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June 13, 2011
 

Know the Score on Legal Highs

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Written by: Kyle Raffo
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‘Legal Highs’ are substances which produce the same, or similar effects, to drugs such as cocaine and ecstasy, but are not controlled under the Misuse of Drugs Act.  They are however, considered illegal under current medicines legislation to sell, supply or advertise for “human consumption”. To get round this sellers refer to them as research chemicals, plant food, bath crystals or pond cleaner.

Organisations such as Crew 2000 (based in Scotland) often find that the drugs these products contain do not match the advertisements and this can lead to problems when these substances are taken. Sometimes the substances are in fact illegal when sold as branded products (i.e. Ivory Wave or such like) and there is no quality control or means of checking this out beforehand.

In many cases, ‘legal highs’ have been designed to mimic class A drugs, but are structurally different enough to avoid being classified as illegal substances under the Misuse of Drugs Act.

An example of this is mephedrone. The substance was created in a lab to mimic the effects of cocaine or ecstasy, but it had a slightly different chemical structure to both of these drugs so that it would not fall under the Misuse of Drugs Act. Subsequently the government passed legislation so that mephedrone became a controlled substance, meaning it’s now illegal to possess, give away or sell.

Why is there concern about ‘legal highs’?

All drugs whether legal or illegal have the potential to harm and this has to be borne in mind particularly when considering using substances branded as legal highs.

Just because a drug is legal to possess, it doesn’t mean it’s safe.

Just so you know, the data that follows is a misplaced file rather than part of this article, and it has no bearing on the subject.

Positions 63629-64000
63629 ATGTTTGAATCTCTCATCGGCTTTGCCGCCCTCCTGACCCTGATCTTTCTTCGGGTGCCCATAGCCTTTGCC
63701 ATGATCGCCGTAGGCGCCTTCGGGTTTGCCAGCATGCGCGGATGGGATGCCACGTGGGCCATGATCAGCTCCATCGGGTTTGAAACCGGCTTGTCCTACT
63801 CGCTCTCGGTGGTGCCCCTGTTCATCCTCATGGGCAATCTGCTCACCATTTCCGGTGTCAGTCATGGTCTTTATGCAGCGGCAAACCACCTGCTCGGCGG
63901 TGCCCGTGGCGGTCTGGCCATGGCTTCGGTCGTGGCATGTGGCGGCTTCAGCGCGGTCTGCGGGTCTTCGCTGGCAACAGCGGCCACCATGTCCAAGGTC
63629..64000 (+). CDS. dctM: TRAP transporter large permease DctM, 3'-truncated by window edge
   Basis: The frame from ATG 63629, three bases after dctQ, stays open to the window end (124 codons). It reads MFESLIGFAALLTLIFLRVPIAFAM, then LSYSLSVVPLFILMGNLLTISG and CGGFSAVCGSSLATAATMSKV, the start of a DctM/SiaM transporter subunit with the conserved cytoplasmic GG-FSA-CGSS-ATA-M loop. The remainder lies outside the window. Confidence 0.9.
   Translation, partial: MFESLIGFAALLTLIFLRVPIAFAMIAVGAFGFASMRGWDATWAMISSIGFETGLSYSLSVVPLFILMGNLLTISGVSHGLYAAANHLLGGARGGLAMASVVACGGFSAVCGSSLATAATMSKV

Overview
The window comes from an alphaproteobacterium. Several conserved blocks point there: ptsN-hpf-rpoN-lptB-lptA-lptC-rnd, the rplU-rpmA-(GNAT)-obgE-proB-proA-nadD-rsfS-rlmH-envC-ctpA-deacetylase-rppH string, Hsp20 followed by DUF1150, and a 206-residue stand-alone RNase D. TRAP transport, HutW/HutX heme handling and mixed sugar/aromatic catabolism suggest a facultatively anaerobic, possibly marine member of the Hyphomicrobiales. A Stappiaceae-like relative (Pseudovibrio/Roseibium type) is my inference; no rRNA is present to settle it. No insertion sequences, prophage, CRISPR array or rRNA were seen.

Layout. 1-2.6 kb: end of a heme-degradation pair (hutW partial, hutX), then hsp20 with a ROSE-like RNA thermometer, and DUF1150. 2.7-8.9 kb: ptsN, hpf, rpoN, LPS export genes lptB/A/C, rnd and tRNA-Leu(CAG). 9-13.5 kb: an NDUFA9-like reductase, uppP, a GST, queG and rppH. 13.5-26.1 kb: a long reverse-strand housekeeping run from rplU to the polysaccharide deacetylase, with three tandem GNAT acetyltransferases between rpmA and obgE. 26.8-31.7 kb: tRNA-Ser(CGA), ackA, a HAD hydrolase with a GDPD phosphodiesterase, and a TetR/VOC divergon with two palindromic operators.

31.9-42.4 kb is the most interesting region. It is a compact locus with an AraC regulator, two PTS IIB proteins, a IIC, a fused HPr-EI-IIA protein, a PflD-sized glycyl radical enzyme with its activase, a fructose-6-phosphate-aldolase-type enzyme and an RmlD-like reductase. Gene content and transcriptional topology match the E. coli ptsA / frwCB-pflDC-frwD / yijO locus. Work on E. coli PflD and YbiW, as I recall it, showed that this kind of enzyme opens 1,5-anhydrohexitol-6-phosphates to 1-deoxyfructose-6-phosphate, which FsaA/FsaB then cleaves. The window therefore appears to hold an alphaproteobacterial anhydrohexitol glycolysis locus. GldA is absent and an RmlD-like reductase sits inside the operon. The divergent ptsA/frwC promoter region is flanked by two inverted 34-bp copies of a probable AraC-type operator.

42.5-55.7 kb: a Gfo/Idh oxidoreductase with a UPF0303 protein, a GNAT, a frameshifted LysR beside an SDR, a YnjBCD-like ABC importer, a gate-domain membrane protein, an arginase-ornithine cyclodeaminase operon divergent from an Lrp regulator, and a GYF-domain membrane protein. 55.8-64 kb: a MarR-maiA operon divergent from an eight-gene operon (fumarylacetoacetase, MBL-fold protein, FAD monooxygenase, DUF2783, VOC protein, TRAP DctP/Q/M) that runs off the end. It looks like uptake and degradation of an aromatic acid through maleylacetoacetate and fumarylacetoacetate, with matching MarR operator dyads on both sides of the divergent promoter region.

Side effects
‘Legal Highs’  can have profoundly different effects on users. The latest side effects from substances being sold as Ivory Wave have included psychosis, paranoia and hallucinations.  Other risks of ‘legal highs’ include reduced inhibitions, drowsiness, excited or paranoid states, coma, seizures, and death.  These risks and side effects are increased if used with alcohol or other drugs.  Many people in Scotland have been treated for the negative side effects of these drugs in the past year and you should avoid using them.

Strength
Some of the negative effects mentioned above are due to the fact that one type of substance can be much stronger than another (ten time stronger in some cases) and this has very often led to accidental overdosing, as recently seen in accident and emergency departments around Scotland.

The unknown
There has been very little research into the short, medium and long term risks of the various ‘legal highs’. However, it is becoming increasingly clear that they are far from harmless and can have similar health risks to drugs like cocaine, ecstasy and speed.
One of the difficulties around legal highs is that we can’t say for certain what’s in the product. Even when we can, the chemical may not have been used for human consumption before and therefore we don’t know what the short or long term effects might be.  Advice from experts, users and professionals alike is to take care and think through your decision and make an informed choice about your health – know the score.

‘Legal Highs’ and the law

Under current guidance, teachers can confiscate, and dispose of, any ‘legal highs’ that they find on school property.

As many ‘legal highs’ can look very similar to illegal drugs, such as cocaine and speed, if the police find a ‘legal high’ in your possession they are entitled to confiscate it for testing and to detain you for questioning, or even arrest you.

It is also likely that drugs sold as a ‘legal high’ may actually contain one or more substances that are actually illegal to posses. What you may think is a legal high that you can’t get in trouble for having, could be something completely different, and in fact be a class B drug.

The future of ‘legal highs’

The Government have announced that they will introduce a new system of temporary bans on new ‘legal highs’ while the health issues can be considered by an independent group of experts, the Advisory Council on the Misuse of Drugs (ACMD).

 

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